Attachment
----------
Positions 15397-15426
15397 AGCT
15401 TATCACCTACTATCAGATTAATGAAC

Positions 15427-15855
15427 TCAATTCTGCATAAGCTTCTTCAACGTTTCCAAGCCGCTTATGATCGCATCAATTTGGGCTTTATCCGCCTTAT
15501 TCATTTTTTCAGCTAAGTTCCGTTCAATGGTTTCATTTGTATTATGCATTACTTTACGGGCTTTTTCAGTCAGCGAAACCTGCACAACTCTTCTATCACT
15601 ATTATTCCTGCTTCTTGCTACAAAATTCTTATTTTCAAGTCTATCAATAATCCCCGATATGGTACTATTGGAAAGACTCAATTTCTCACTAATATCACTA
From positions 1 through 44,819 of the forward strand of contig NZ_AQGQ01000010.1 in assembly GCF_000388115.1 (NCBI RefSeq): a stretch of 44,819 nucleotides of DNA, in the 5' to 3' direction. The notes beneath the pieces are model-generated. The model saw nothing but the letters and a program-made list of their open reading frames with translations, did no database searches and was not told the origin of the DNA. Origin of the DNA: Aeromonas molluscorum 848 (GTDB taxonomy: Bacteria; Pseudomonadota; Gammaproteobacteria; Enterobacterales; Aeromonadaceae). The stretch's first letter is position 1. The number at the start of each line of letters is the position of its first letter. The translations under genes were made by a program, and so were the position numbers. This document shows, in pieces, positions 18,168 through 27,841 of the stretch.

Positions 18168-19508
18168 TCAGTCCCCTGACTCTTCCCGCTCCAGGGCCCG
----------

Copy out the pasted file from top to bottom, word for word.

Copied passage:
Positions 15397-15426
15397 AGCT
15401 TATCACCTACTATCAGATTAATGAAC

Positions 15427-15855
15427 TCAATTCTGCATAAGCTTCTTCAACGTTTCCAAGCCGCTTATGATCGCATCAATTTGGGCTTTATCCGCCTTAT
15501 TCATTTTTTCAGCTAAGTTCCGTTCAATGGTTTCATTTGTATTATGCATTACTTTACGGGCTTTTTCAGTCAGCGAAACCTGCACAACTCTTCTATCACT
15601 ATTATTCCTGCTTCTTGCTACAAAATTCTTATTTTCAAGTCTATCAATAATCCCCGATATGGTACTATTGGAAAGACTCAATTTCTCACTAATATCACTA
From positions 1 through 44,819 of the forward strand of contig NZ_AQGQ01000010.1 in assembly GCF_000388115.1 (NCBI RefSeq): a stretch of 44,819 nucleotides of DNA, in the 5' to 3' direction. The notes beneath the pieces are model-generated. The model saw nothing but the letters and a program-made list of their open reading frames with translations, did no database searches and was not told the origin of the DNA. Origin of the DNA: Aeromonas molluscorum 848 (GTDB taxonomy: Bacteria; Pseudomonadota; Gammaproteobacteria; Enterobacterales; Aeromonadaceae). The stretch's first letter is position 1. The number at the start of each line of letters is the position of its first letter. The translations under genes were made by a program, and so were the position numbers. This document shows, in pieces, positions 18,168 through 27,841 of the stretch.

Positions 18168-19508
18168 TCAGTCCCCTGACTCTTCCCGCTCCAGGGCCCG